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Programming in C: Variables and Strings

Characters and Strings

character is a single letter, symbol, or number (from -128 to +127). The value of the character is stored in one byte of memory, so it must be very small. A string, however, can be any length of letters, words, or symbols, like a name or a sentence. Let’s learn how to handle both characters and strings in C.

Characters

In C, every letter and symbol has a corresponding number. Many computers use the ASCIIformat to convert letters into their equivalent numbers. ASCII stands for American Standard Code for Information Interchange. For example, if your computer uses the ASCII standard, then the letter K is equivalent to the number 75. Likewise, the symbol # is equivalent to the number 35.

Let’s try an example which shows us the conversion of letters on your computer. We will use a character variable char letter; to store the information, and the format specifier %c to print the value.

#include <stdio.h>
void main( )
{
char letter;
printf(“\nType a letter: “);
scanf(“%c”, &letter);
printf(“\nOn my computer, the numeric value of %c is %d.\n”, letter, letter);
 

Type this source code in your editor and save it as char.c then compile it, link it, and run it. Depending on whether your computer uses the ASCII standard, you may get different answers to this question.

In this example, we used %d to convert your letter into a number. Actually, we simply used the integer (digit) format to display your letter.

String

When you need to store more than one letter in memory, use a string. Strings can hold letters, words, phrases, sentences.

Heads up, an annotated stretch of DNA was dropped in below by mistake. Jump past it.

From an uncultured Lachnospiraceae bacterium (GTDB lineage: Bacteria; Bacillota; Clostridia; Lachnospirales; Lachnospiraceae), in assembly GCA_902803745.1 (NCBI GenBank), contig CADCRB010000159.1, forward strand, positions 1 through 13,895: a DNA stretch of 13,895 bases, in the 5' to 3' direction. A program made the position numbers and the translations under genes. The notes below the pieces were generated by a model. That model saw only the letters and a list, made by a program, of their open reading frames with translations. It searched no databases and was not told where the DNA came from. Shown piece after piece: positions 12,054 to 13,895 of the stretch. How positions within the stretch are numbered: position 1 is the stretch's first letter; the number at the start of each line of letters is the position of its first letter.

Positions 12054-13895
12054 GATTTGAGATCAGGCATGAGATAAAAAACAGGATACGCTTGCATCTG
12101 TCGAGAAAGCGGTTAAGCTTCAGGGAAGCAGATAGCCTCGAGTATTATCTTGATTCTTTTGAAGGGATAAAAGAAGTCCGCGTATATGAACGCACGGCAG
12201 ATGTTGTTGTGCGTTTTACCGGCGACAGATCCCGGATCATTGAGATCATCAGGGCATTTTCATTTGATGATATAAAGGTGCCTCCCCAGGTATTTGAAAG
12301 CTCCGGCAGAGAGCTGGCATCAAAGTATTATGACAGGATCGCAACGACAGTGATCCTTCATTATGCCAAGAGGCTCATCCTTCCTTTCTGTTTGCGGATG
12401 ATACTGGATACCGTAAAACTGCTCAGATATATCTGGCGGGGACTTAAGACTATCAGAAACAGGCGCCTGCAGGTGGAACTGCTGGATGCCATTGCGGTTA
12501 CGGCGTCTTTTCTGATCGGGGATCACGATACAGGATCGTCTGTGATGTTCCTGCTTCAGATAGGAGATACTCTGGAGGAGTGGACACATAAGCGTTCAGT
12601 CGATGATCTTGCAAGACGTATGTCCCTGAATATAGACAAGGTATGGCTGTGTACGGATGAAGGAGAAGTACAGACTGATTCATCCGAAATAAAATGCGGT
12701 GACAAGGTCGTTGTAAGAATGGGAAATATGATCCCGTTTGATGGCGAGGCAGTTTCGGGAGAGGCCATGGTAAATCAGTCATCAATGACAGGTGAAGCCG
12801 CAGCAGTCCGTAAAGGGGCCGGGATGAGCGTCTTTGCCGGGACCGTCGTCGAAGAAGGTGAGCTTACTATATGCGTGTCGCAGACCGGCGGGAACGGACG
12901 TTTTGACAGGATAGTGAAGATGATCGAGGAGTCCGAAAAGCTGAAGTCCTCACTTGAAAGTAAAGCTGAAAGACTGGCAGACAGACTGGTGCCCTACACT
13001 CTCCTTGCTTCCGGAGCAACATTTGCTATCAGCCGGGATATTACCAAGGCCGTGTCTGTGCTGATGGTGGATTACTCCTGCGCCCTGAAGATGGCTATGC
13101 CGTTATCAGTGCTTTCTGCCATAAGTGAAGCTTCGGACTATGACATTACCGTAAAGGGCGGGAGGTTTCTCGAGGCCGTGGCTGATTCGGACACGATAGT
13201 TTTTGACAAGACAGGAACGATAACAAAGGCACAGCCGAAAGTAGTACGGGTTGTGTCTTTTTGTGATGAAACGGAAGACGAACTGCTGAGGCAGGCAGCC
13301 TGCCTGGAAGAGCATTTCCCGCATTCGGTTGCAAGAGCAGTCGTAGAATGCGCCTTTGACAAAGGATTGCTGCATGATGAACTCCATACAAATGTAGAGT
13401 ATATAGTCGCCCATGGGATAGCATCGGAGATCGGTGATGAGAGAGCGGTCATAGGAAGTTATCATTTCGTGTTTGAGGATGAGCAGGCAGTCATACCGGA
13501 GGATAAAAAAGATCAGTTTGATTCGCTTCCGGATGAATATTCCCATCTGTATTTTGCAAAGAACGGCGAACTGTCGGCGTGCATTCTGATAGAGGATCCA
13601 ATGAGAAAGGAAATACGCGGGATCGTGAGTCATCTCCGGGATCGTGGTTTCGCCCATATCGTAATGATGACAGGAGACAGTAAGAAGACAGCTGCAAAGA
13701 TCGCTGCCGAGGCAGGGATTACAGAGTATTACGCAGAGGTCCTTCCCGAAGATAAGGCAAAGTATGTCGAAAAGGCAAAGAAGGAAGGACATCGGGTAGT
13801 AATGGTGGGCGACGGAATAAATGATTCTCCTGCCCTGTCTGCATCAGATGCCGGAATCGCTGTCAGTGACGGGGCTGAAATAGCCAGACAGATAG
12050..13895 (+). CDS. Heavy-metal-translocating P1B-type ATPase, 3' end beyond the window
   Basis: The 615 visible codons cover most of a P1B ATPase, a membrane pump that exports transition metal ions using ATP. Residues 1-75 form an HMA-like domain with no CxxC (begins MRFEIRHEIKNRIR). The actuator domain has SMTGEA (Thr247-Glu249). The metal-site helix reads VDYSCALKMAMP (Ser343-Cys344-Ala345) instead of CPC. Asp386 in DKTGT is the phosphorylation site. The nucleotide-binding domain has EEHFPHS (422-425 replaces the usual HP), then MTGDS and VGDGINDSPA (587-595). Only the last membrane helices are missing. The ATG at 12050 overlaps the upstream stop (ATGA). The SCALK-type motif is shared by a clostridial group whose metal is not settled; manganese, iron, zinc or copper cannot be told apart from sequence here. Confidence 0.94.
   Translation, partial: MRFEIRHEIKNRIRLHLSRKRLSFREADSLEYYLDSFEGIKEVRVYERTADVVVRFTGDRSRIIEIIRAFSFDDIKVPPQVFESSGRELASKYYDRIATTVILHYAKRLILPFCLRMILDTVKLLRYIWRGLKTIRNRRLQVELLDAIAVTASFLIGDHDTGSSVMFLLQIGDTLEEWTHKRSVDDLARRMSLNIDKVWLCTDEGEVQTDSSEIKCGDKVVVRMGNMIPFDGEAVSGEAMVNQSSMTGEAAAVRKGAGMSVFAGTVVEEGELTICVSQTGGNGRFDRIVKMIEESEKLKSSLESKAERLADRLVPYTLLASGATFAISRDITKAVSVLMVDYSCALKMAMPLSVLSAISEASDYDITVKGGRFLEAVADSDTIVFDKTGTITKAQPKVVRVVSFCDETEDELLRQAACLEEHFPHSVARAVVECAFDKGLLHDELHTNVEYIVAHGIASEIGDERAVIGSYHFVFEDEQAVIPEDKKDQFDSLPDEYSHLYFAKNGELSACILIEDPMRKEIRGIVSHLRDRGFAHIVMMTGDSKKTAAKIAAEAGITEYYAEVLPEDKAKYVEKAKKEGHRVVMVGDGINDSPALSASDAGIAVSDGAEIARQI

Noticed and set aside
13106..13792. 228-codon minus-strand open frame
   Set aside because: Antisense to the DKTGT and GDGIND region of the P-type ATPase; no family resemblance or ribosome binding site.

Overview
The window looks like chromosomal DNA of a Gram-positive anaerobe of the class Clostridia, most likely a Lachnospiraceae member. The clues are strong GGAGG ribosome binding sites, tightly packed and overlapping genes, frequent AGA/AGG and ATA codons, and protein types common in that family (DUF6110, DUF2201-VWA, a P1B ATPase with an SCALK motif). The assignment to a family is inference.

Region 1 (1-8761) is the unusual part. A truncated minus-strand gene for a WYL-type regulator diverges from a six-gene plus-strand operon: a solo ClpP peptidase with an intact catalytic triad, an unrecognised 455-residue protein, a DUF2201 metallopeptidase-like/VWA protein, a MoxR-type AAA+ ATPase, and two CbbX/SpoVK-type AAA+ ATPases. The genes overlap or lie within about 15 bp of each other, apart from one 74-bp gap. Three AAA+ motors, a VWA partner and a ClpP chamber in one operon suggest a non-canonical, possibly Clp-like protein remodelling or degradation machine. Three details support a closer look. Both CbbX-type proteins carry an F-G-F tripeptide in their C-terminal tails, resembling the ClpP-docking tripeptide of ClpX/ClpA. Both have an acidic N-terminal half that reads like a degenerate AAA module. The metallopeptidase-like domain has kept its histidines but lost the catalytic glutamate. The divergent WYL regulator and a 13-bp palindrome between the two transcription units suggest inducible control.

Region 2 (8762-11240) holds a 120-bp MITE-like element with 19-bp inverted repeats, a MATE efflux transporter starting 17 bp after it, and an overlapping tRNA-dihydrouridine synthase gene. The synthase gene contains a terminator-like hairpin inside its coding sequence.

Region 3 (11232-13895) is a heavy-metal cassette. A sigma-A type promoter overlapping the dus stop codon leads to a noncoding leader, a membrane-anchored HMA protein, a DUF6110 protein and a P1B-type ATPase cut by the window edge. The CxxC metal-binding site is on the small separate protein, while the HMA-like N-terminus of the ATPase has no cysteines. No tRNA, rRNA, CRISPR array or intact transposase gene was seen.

For this type of variable, we must specify how many characters are in the string, plus one extra. The extra character is the \0 or NULL, which the computer uses to mark the end of the string. For example, if we expect someone’s first name to be less than 10 letters, we write:char first[10]. Then we use the format specifier %s to print the value of the first name, as in this example:

#include <stdio.h>
void main( )
{
char first[10];
printf(“\nType your first name: “);
scanf(“%s”, first);
printf(“\nYour name is %s.”, first);
 

Save this as school.c then compile it, link it, and run it.

Multiple Strings

Now, if we ask for the first and last names, we should increase the number of characters in the last name (since some of us have extremely long last names!):

#include <stdio.h>
void main( )
{
char first[10];
char last[20];
printf(“\nType your first name: “);
scanf(“%s”, first);
printf(“\nType your last name: “);
scanf(“%s”, last);
printf(“\nYour name is %s %s.”, first, last);
 

Type this source code in your editor and save it as string.c then compile it, link it, and run it. If one of your names is longer than the number of characters declared, then go back and change the numbers in your declaration lines. Remember to give one extra character for the \0 or NULL.

Strings with Spaces

If you initialize a string that has spaces in it, like Integrated Development Environment, leave the character number blank, like this: [ ]. Type the variable value in double quotes, like this: ” “.

#include <stdio.h>
void main( )
{
char editor[ ]“Integrated Development Environment”;
printf(“\nMost C compilers come with an editor, called an IDE.”);
printf(“\nIDE stands for %s.”, editor);
 

Type this source code in your editor and save it as editor.c then compile it, link it, and run it.

Continue on to Simple & Nested Conditionals.

About Michael Boguslavskiy

Michael Boguslavskiy is a full-stack developer & online presence consultant based out of New York City. He's been offering freelance marketing & development services for over a decade. He currently manages Rapid Purple - and online webmaster resources center; and Media Explode - a full service marketing agency.

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